In most cases, the answer is yes. As of February 2017, here are a list of caveats: 1. HSA contributions are taxed by Alabama, California, and New Jersey. 2. These states don’t have state income taxes so the state tax benefit is not applicable: Alaska, Florida, Nevada, New Hampshire, South Dakota, Tennessee, Texas, Washington, and Wyoming. 3. These states tax any HSA earnings (e.g., investment gains, interest earned), but not HSA contributions: New Hampshire and Tennessee.
Articles in this section
- What is an HSA?
- How Does an HSA Work?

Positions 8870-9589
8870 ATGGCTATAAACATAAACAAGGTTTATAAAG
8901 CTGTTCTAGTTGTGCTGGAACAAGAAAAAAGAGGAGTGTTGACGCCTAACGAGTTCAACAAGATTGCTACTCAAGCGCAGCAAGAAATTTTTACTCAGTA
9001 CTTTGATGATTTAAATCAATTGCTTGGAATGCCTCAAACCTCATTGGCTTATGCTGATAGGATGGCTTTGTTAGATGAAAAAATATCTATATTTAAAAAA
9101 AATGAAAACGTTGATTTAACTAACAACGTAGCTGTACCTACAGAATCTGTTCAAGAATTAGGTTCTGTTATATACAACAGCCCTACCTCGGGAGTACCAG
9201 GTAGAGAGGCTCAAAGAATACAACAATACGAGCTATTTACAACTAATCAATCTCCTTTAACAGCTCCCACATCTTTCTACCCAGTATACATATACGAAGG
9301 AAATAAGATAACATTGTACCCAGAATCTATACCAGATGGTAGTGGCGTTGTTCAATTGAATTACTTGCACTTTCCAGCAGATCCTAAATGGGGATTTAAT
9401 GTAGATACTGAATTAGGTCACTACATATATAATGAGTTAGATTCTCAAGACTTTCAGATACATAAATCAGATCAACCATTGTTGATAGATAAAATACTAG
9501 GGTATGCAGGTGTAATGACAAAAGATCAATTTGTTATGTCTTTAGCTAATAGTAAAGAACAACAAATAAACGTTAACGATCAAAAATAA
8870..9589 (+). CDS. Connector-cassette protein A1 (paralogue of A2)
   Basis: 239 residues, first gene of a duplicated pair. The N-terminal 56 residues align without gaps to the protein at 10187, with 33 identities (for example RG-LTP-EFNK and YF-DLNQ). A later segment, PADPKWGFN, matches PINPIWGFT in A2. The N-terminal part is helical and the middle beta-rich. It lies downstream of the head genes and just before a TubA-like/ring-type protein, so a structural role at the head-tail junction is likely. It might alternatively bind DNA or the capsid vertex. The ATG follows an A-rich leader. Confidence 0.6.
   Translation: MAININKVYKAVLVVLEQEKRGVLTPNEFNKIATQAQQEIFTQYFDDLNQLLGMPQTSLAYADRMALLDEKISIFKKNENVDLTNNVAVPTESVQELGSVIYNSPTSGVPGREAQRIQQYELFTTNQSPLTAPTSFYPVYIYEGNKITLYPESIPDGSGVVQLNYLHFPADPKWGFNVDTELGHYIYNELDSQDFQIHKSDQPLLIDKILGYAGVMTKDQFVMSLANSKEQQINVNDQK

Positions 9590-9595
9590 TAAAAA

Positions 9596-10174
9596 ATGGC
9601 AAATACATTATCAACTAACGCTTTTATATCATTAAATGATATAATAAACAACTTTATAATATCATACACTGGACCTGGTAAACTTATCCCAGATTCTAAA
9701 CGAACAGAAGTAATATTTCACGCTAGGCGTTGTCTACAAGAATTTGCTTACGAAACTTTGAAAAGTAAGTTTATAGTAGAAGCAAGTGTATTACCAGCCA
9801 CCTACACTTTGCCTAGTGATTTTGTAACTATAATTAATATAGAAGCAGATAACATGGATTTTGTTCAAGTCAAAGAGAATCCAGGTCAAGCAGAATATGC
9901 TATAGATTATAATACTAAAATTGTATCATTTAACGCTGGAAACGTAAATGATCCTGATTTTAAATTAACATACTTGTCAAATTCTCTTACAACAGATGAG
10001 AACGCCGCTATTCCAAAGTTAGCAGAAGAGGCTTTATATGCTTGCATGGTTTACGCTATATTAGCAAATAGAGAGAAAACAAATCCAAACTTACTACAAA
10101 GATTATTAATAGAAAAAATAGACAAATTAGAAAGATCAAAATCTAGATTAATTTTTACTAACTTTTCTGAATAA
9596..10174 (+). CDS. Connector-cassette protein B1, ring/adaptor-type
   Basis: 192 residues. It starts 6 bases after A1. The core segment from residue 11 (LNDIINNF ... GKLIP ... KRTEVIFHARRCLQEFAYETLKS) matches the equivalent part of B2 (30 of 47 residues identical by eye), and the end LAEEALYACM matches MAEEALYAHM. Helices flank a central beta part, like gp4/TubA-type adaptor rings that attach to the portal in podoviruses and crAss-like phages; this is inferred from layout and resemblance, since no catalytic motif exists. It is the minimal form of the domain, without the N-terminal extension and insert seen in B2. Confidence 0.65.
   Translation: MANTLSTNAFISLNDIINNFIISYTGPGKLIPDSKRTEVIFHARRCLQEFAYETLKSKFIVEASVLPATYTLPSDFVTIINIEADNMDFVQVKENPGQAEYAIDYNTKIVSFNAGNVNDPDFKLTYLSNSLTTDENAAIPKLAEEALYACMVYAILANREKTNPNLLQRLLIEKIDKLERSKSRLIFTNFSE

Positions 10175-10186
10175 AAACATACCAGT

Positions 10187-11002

- What are the benefits of an HSA?
- What are the requirements of an HSA? Am I eligible?
- What designates a qualifying High Deductible Health Plan?
- Do I have to get an HSA if I am on a High Deductible Health Plan?
- How does money get into my HSA account?
- How can I get an HSA?
- If I have a family, can I still have an HSA?
- Can I have a joint-HSA with my spouse?